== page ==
Surging New England Energy Prices: No Surprise

Published June 6, 2023

New England home heating and electricity prices are on the rise with no end in sight. Consumers paid record high energy bills last winter, even though the winter was not unusually cold. Shortages of natural gas and green energy policies will drive New England prices higher and raise the chance of electricity blackouts.

Residential energy bills in New England this year were the highest in history. The combination of electricity and natural gas heating bills exceeded $1,000 per month for an average-sized house in Massachusetts, even though winter temperatures in New England were warmer than average.

Eighty percent of homes in New England, which includes Connecticut, Maine, Massachusetts, New Hampshire, Rhode Island, and Vermont, heat with fuels from oil and gas. The hydrocarbon fuel share of home heating is natural gas (39%), fuel oil and kerosene (33%), and propane or liquid petroleum gas (8%). Homes also use electricity (16%) and other sources (4%) for heat.

Natural gas is also the leading fuel for generation of electricity. New England power comes from natural gas (43%), nuclear (21%), imports (17%), hydroelectric (6%), renewables (12%), and other generators (1%). But New England residents now pay higher prices for natural gas than the rest of the nation and gas prices are rapidly rising.

For the last decade, the State of New York blocked the construction of natural gas pipelines as part of efforts to decarbonize. For example, the Constitution Pipeline project was cancelled in 2019 after an eight-year battle. Plans called for the pipeline to connect natural gas fields in Pennsylvania to the gas network in Schoharie County, just west of Albany, New York. Because New York is blocking pipeline delivery, New England is forced to import liquified natural gas (LNG) for home and electrical power generation.

New Englanders now pay more than twice the price for natural gas than most other US residents pay, and that gap is growing. During peak periods, the Citigate Massachusetts price for gas now rises to more than $10 per million BTU, much higher than the US average Henry Hub typical price of $3-4 per million BTU. Because pipeline capacity is low, New England must import up to 30 percent of its gas by LNG tanker and pay high world market prices. During the recent global energy crisis, Massachusetts was paying $40-$50 per million BTU for imported LNG.

New England electricity prices are also among the highest in the nation. In 2022, power prices for all six of the New England states were over 20 cents per kilowatt-hour, and all in the top ten for state electricity prices. Massachusetts residential customers paid 26.1 cents per kW-hr, surpassed only by prices in Hawaii and California.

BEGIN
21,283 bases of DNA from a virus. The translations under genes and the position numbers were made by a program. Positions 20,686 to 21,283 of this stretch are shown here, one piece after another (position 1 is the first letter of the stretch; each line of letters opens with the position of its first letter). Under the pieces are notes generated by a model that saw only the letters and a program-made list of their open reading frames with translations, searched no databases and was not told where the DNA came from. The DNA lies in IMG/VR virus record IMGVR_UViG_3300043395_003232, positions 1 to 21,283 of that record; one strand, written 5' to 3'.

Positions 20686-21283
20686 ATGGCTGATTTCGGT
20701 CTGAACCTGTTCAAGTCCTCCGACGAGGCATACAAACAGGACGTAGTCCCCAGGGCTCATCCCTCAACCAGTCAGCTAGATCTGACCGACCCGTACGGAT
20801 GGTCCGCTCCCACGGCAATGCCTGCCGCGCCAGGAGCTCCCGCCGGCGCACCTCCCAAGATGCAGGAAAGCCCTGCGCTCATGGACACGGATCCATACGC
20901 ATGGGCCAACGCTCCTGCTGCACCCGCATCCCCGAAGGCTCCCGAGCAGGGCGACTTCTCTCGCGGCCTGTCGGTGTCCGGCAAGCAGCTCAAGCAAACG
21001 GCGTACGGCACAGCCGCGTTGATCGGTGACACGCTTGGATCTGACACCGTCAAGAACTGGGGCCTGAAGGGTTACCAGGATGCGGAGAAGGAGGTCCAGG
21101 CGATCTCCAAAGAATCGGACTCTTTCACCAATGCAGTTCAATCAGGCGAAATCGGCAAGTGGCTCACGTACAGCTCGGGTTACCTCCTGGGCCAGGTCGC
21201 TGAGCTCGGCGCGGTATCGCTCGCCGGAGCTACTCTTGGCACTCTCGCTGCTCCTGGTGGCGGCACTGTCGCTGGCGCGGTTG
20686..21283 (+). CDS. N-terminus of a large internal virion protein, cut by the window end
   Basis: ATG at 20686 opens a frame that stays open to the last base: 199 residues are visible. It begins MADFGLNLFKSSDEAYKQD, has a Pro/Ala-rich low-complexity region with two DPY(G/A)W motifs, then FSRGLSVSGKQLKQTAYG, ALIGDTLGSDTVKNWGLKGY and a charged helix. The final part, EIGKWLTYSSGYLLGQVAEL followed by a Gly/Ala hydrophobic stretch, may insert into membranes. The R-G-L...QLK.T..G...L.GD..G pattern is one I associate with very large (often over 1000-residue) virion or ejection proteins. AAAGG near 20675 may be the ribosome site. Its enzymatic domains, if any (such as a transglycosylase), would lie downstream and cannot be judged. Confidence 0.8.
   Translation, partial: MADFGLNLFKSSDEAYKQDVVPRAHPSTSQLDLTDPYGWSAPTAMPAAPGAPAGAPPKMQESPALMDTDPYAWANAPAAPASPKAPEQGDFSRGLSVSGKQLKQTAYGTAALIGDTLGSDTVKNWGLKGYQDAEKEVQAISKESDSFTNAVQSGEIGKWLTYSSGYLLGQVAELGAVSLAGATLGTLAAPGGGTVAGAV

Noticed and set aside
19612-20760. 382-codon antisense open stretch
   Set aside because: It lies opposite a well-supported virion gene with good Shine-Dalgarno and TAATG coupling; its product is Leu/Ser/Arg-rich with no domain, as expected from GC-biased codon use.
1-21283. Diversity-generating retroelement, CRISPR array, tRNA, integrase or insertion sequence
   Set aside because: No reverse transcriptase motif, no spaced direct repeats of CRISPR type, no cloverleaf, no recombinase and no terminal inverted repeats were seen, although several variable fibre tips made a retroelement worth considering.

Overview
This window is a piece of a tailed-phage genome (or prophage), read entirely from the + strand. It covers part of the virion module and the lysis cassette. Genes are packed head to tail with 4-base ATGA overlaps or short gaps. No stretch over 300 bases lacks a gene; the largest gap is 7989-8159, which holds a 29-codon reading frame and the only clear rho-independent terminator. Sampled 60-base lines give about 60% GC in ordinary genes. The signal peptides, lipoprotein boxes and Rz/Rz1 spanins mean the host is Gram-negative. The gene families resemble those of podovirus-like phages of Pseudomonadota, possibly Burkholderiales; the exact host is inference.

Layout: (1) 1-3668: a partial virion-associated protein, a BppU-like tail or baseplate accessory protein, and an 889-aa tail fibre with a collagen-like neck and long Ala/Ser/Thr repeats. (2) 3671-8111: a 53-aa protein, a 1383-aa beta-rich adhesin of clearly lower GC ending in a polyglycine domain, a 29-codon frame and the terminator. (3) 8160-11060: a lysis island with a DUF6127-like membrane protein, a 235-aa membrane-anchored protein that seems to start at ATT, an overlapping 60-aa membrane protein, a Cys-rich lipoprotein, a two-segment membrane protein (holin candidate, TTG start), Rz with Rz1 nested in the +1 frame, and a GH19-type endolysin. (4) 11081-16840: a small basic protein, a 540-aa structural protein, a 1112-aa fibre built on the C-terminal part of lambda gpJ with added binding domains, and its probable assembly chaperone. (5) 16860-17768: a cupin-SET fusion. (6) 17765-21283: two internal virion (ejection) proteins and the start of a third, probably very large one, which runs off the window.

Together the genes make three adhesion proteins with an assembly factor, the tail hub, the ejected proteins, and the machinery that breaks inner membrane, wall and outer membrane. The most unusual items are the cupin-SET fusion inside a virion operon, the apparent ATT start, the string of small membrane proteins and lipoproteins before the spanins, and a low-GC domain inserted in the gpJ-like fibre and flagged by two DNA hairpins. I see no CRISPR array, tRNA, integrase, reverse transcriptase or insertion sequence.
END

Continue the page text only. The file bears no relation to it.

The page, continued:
The risk of electricity blackouts in New England is rising. The Interstate Natural Gas Association of America sent a letter to President Joe Biden last November, warning that the region “does not have sufficient pipeline infrastructure” and is “at risk of an energy shortfall.” ISO New England, the non-profit organization responsible for reliable electricity in New England, wrote a similar warning letter to Energy Secretary Jennifer Granholm last summer, stating, “during the coldest days of the year, New England does not have sufficient infrastructure to meet the region’s demand for natural gas for both home heating and power generation.” But government leaders and environmental groups oppose further expansion of natural gas infrastructure.

The Federal Energy Regulatory Commission and ISO New England have proposed a shift in LNG pricing to allow purchase and stockpiling of natural gas in New England to prevent a winter fuel shortage. This price shift would raise consumer prices and is opposed by New England states and environmental groups. The pipeline capacity shortage and inadequate gas stockpiles have set the stage for electricity blackouts in the region during the next severe winter.

New England state governments remain committed to construction of offshore wind turbines and providing incentives for electric heat pumps as part of a misguided effort to fight climate change. But these programs, if completed, will not make the grid more reliable and will further boost energy costs.

New England homeowners, better get yourself a backup electric generator and prepare for further rises in home heating and electricity prices.

Steve Goreham is a speaker on energy, the environment, and public policy and an author of three books on energy, sustainable development, and climate change.